Most people, Hubbard writes, are ruled by their “reactive” mind, which unconsciously stores mental pictures (“engrams”) of distressing experiences. In a sense, says Salt Lake Scientologist Rob Magiera, these engrams act the way post-hypnotic suggestions do, commanding our subconscious to respond, in this case with fear or anger or a host of other irrational emotions. Auditing, the Rev. Parke explains, “gradiently improves a person’s ability to confront” these repressed experiences and to “refile” them in what Hubbard called the “analytical mind.”
Little by little, the person is helped to confront difficult experiences, starting with minor hurts (a burned finger, for example) and eventually more painful experiences, until these no longer have an effect on him, Rev. Parke explains. The full explanation of the process required many hundreds of pages in “Dianetics,” he adds.
Don’t confuse auditing with psychotherapy, he says. “If I go into a psychotherapist’s office, they won’t have a chart like this,” he says, pointing to an intricate poster called “The Bridge to Total Freedom” that lists the dozens of steps between now and “Clear” and beyond, to a state Hubbard calls Operating Thetan XV. An Operating Thetan “is able to control matter, energy, space and time.”
The main difference between auditing and psychotherapy, says Rev. Parke, is that auditing is “spiritual counseling.”
Typical psychotherapy “doesn’t give you anything immediate,” Scientologist Joava Good says, whereas “Scientology is a philosophy and a religion you can apply today and get results.” Scientologists are especially opposed to psychiatry and its overuse of psychotropic drugs. In 1969, the church established the Citizens Commission on Human Rights to eliminate what it calls “harmful practices in the field of mental health.”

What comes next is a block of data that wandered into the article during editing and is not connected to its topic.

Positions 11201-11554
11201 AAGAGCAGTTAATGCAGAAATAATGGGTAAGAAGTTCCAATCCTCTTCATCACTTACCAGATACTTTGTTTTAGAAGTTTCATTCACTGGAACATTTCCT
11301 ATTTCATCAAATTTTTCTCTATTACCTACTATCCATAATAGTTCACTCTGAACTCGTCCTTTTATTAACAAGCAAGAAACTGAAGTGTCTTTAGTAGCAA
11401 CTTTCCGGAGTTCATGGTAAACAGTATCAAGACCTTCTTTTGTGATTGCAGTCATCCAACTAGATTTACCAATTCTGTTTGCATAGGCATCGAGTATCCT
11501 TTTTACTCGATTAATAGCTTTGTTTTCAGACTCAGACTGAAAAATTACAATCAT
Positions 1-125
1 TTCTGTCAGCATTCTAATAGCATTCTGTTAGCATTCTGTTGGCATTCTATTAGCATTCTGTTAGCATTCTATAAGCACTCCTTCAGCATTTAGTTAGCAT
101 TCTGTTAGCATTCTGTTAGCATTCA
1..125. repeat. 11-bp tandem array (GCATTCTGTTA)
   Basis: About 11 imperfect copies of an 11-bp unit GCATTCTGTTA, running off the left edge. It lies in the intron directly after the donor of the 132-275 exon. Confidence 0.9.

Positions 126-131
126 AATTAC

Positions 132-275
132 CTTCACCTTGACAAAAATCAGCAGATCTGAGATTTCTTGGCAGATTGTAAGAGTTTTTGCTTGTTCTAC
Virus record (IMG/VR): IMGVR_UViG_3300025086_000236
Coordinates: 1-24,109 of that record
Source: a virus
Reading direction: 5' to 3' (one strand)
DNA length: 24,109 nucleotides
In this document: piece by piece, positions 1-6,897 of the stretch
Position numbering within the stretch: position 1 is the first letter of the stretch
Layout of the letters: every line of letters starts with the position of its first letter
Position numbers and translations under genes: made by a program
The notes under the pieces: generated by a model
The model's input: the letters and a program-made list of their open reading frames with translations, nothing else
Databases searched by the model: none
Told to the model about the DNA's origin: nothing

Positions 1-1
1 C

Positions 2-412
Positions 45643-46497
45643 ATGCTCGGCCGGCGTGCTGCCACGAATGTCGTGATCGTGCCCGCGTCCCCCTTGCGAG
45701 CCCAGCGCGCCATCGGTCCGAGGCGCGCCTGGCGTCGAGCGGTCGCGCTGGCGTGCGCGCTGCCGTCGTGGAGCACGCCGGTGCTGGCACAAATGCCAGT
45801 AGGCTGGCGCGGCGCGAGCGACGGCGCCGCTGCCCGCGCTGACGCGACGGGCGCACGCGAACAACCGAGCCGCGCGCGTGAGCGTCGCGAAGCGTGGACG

The CCHR has long lobbied against antidepressants and electroshock therapy, and against the use of Ritalin for children with ADHD. It also contends that depression, hyperactivity and other mental and behavioral problems are largely incorrect diagnoses that “cover symptoms and don’t handle the real problems,” which may be physical or spiritual, says Sandra Lucas, executive director of the Utah Chapter of the Citizens Commission on Human Rights.
The church’s auditing sessions are conducted using a Hubbard invention called the electropsychometer, or e-meter. Scientologists refer to it as a “religious artifact” and explain that since engrams have “weight and mass,” the e-meter can measure them and their effect on a person’s mental state. The e-meter consists of a gauge and two metal rods, held in each hand, that emit a small electrical current. Church dogma, the Rev. Parke says, is that no one is allowed to alter the auditing technology.
Auditing doesn’t come cheap. Sold in groups of 12 half-hour sessions — “fixed donations,” the church calls it — the entire auditing process could easily cost $100,000, he says. But all churches raise money one way or another, he notes.
“A couple of years ago I added up how much I spent,” says Rob Magiera, who has been a Scientologist for 26 years, “and it added up to about how much a person would tithe to his church, or a little less.”
The money raised by the auditing sessions and by classes to train auditors is used to run the worldwide church, pay staff members and fund charities such as the “drug-free marshals” program for children and humanitarian programs such as its current relief efforts for the victims of Hurricane Ivan, the Rev. Parke says. The church operates retreats, The Saint Hill College for Scientologists in England, a 444-foot ship, and lavish “Celebrity Centres” in Hollywood, Paris and other cities.
The church’s most famous celebrities include John Travolta, Tom Cruise and Nancy Cartwright, who is the voice of Bart Simpson. Locally, says the Rev. Parke, the church counts among its members people who are LDS and Catholic.
Scientology is an “applied religious philosophy” so it’s possible to be both a Scientologist and any other religion, he says. Hubbard’s credo on integrity reminds that “nothing in Dianetics and Scientology is true for you unless you have observed it and it is true according to your observation.” Members can decide for themselves whether they believe in God — what Scientologists typically refer to as a Supreme Being. The Rev. Parke guesses that more do believe than don’t.